Wednesday, October 26, 2016

Christianity vs. Mythology

Dante manages to blend Christianity and Mythology. Normally, we think of these two things as irreconcilable. But Dante makes a whole epic poem containing both. Obviously, Hell is a Christian doctrine. However, Dante inserts Roman poets and mythological creatures into Hell. Charon, Cerberus, the River Styx, and Phlegyas, to name a few, are mythological people who appear in the Christian Hell. Dante also compares himself to Paul and Aeneas by saying "I am not Paul, I am not Aeneas." Dante blends these two religious beliefs together to great an amazing epic poem.

6 comments:

Dylan Bryan said...

I think that Dante's mix of both mythology and Christianity is one of the most interesting parts of the epic. Mythology was part of Roman tradition and Dante is fusing these traditions and well known myths in with Christian doctrine. In religion class, Father Millican told us about how sometimes followers of the Christian church would also acknowledge other religions such as Roman mythology in order to avoid persecution. It is interesting that Dante is in a way using another religion along with Christianity. Throughout the levels of Hell there are many figures from mythology, that may also serve the purpose of portraying the evils of Hell. Because the readers in Dante's time were so familiar with mythology, they probably had a better understanding of Dante's portrayal of Hell.

Joseph Martin said...

I also think the fusion of Christianity and classical makes Dante's work all the more interesting. Dante combines the Christian notion of Hell with the mythological beliefs of the underworld. He is able to do this seamlessly because of the similarities in the two. Therefore, Dante not only references both, but makes the reader compare two different things that many people thing are completely different. Also, Dante himself wasn't religious, as we saw in the handout where Dante references Aristotle and not God. Therefore, Dante does this fusion with the purpose of including multiple beliefs and proving they aren't that different.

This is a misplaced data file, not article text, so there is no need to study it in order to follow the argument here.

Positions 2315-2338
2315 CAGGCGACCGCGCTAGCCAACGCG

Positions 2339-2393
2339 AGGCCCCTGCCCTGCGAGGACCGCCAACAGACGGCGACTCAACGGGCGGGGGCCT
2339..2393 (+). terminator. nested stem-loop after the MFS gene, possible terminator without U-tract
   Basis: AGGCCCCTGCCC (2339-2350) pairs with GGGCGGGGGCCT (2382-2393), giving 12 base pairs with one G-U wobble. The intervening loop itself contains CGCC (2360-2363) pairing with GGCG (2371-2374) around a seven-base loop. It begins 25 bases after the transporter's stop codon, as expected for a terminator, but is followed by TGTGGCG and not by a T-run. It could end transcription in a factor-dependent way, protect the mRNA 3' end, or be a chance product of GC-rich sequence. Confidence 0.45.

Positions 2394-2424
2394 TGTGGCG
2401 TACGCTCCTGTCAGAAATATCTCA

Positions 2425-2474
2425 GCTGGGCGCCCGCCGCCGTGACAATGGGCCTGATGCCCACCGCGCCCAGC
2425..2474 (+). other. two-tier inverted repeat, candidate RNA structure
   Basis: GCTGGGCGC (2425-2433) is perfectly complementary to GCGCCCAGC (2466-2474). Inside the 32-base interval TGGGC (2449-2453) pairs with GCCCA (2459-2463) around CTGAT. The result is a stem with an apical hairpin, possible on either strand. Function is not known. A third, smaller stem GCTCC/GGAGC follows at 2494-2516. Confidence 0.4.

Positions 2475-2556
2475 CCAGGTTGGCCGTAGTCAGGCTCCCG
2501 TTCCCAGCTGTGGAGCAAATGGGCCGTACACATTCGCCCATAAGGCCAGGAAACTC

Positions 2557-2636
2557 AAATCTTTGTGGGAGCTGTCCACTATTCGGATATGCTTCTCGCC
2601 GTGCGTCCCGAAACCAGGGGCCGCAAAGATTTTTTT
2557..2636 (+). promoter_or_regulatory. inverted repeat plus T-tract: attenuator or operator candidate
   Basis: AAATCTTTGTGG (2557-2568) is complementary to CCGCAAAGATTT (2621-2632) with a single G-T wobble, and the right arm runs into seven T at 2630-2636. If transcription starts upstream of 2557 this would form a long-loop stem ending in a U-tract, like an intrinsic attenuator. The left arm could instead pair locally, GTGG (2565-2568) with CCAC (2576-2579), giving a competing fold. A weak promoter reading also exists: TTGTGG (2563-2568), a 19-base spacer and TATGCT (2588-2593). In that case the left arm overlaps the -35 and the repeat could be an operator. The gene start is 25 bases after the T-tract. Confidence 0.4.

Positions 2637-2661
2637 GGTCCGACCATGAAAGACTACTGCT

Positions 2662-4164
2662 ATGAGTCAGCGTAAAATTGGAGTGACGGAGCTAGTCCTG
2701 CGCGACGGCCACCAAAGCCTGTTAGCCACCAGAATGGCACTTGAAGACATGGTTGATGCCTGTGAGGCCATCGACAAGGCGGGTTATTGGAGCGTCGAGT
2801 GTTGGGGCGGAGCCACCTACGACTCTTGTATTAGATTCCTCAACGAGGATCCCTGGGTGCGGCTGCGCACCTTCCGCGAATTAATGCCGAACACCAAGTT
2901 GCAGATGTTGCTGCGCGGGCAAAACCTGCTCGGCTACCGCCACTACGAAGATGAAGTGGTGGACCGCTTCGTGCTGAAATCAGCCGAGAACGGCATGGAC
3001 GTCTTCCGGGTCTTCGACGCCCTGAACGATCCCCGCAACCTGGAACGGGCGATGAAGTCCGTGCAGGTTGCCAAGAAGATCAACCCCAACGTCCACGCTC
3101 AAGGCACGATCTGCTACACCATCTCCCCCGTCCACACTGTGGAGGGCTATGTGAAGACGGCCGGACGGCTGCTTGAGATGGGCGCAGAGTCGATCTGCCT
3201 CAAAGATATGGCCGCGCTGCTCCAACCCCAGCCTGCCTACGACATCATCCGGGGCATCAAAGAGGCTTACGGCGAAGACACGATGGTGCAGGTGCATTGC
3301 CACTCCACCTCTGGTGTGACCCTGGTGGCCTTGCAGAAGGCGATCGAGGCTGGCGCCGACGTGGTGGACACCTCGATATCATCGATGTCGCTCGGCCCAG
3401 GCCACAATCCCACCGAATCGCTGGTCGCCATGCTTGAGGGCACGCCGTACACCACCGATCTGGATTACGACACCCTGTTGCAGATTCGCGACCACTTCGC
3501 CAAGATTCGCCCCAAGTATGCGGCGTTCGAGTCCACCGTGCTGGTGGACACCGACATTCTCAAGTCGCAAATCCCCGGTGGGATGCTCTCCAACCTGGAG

Bailey Taylor said...

I also think this is a very interesting idea. I think he combined mythology in there because he had to get creative since the Bible doesn't explicitly explain hell. Everyone knows the mythological stories so he combined that with the Christian doctrines to create his own hell.

Luke Jeanfreau said...

I think it is somewhat strange that Inferno wasn't considered sacrilegious when it was written. It obviously has a lot of social value, but the church was a lot more strict back then and it really doesn't seem like they would have let this fly.

Julia Scofield said...

I also find it interesting that the church was not angry about Dantes inferno. The combination of the two religions seems as though it would offend members of the church. In a way, combining the two religions also compares them. Both religions have a type of hell, both have a leader of hell, and both have a supreme being. However, Christians would've found the idea of ploytheism offensive, and believers in mythology would've found the idea of a "Perfect God" offensive.

Brooke Williamson said...

Everyone makes good statements. I think it's significant that this was a fusion of Greek mythology and religion because of the juxtaposition of the two beliefs. To some extent, there should really only be one or the other, and not both at the same time. I feel like this connects with the fact that people held religious but also secular viewpoints.